Some years ago, I ordered a pair of jeans on an haute couture house’s website: the fancy house of Balmain with its must-have-biker-jeans had caught my attention, and due to my disposition as a wannabe fashion victim, I was easily sold. I first wore them at the premiere of Borodin’s opera Prince Igor at Hamburg’s Staatsoper, with a matching dinner jacket—matching, because it was also designed by Olivier Rousteing (although I had ordered that one at Mr Porter). Anyway, when you order a pair of trousers online you can never be quite sure if they fit at all, and my 32-inches-waistline wasn’t met at all by Balmain’s idea of 32 inches, not in the very least, as a matter of fact, this pair of jeans almost dropped when I wore them that night. During intermission, I was forced to stand still at the bar, my facial expression frozen with fear they might turn me into an exhibitionist, and I really hate causing any kind of commotion. So, after their first night out, this pair of jeans was put into my wardrobe and since then, it has spent some years in the closet like any other misfit. This year, however, I kind of ran out of trousers as I had put on a little weight. And so, after all this time, I tried them on once again, still expecting a loose fit, of course, just not one loose enough to put me in distress—but that’s just what they did! They almost cut off my circulation! Obviously, I had put on much more weight than I ever expected. Horrid sensation! What a humiliation! The morale of the story? Beware of Balmain.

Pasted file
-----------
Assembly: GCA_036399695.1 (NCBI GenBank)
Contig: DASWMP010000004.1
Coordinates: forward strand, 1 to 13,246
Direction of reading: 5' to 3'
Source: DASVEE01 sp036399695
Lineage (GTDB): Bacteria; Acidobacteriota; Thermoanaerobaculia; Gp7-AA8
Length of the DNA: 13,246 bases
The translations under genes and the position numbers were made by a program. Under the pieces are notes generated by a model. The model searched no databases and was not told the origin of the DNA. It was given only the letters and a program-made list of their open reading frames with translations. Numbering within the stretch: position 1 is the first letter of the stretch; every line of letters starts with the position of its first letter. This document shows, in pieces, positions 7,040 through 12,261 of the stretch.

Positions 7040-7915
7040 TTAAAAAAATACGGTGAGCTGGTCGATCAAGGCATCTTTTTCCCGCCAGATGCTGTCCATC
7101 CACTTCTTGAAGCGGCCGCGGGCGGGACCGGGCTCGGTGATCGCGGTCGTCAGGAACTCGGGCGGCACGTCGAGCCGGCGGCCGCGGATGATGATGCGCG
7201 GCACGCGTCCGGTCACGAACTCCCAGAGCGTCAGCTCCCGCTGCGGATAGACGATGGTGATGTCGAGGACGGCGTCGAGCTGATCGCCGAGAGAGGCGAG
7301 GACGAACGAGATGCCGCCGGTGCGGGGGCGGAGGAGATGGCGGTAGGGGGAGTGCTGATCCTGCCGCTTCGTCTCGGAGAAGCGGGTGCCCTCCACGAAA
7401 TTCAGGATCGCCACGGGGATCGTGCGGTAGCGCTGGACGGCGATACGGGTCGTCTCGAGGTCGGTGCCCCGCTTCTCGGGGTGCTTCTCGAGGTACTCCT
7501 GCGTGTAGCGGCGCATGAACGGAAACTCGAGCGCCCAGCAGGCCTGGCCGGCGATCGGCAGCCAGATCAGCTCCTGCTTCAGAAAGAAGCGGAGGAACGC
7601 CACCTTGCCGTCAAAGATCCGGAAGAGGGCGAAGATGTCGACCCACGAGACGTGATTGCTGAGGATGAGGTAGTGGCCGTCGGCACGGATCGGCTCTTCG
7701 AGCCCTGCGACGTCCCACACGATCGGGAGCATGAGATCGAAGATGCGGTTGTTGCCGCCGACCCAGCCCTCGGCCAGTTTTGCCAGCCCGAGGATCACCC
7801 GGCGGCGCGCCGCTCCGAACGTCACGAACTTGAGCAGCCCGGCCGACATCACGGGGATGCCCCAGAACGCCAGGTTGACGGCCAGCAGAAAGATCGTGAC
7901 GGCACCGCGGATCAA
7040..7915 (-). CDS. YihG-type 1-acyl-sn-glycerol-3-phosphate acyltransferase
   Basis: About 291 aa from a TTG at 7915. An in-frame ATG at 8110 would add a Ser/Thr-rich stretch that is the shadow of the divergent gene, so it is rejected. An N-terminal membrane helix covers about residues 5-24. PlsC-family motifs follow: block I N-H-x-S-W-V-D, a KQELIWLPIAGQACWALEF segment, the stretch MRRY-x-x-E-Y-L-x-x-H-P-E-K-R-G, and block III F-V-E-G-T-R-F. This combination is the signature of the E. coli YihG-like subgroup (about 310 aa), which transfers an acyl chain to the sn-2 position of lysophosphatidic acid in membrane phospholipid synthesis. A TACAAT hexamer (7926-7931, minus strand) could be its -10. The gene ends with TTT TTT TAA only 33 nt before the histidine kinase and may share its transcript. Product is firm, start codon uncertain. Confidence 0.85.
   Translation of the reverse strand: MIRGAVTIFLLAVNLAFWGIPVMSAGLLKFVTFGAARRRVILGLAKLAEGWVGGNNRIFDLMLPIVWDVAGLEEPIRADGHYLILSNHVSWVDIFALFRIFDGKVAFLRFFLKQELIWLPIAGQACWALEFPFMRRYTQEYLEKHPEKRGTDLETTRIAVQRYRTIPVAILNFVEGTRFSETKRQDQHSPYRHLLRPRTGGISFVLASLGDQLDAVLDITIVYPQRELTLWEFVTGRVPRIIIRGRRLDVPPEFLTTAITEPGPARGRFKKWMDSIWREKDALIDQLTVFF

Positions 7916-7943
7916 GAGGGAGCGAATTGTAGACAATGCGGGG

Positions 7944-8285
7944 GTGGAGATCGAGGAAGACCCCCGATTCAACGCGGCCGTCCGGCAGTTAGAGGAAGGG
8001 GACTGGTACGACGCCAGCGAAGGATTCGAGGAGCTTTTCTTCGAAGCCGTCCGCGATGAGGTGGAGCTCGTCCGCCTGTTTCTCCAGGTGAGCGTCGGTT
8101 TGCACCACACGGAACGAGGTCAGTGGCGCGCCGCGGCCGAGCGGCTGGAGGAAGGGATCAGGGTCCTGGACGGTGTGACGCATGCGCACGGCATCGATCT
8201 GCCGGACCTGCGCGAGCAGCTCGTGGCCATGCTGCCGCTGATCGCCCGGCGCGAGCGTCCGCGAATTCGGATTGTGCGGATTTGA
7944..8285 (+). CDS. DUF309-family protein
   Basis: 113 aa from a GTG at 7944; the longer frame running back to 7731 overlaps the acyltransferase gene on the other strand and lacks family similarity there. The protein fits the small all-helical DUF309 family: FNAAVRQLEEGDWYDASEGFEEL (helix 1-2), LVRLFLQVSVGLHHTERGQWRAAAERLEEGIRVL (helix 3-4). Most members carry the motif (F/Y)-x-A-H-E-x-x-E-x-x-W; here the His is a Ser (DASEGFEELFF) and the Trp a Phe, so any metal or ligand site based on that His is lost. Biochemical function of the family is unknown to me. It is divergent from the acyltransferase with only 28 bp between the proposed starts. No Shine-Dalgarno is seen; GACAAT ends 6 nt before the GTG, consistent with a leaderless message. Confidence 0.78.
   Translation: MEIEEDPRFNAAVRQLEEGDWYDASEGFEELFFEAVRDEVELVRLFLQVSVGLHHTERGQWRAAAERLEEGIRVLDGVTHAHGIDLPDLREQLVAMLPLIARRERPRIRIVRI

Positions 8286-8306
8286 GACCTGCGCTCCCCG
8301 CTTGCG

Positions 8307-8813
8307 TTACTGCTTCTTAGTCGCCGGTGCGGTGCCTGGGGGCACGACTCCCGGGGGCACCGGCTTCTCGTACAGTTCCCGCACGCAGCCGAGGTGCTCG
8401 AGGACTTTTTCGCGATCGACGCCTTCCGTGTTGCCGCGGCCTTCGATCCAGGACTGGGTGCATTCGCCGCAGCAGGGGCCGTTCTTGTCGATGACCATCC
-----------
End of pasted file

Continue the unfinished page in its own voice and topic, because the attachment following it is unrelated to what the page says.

One stormy night in Zurich, I couldn’t sleep, storms make me nervous and expect the worst, floods, fire and being smashed to death by branches, like Ödön von Horvàth was on the Champs-Élysées, I, however, would be smashed to death in some way more modest street, completely unknown to the rest of the world, and nobody would ever quote my way of being one of mother earth’s lesser loved children, one of those that made it on her list of people to be made extinct by bad weather, or, if I should survive this storm, one of the ones that made it on the list of people to be made cranky by severe sleep deprivation. To put it in a nutshell: I was wide awake that night, went online, visited Mr Porter and ordered a shawl by Balmain, the very last they had in stock, object permanence does not occur reliably at Mr Porter, a black and white and, well, mostly grey, cashmere and silk mixture, made in Nepal or Tibet, showing some sort of dragon, which would protect me against all these formerly specified odds of dying in bad weather. How ironic that mother nature made sure I would get that last shawl, maybe she does like me after all…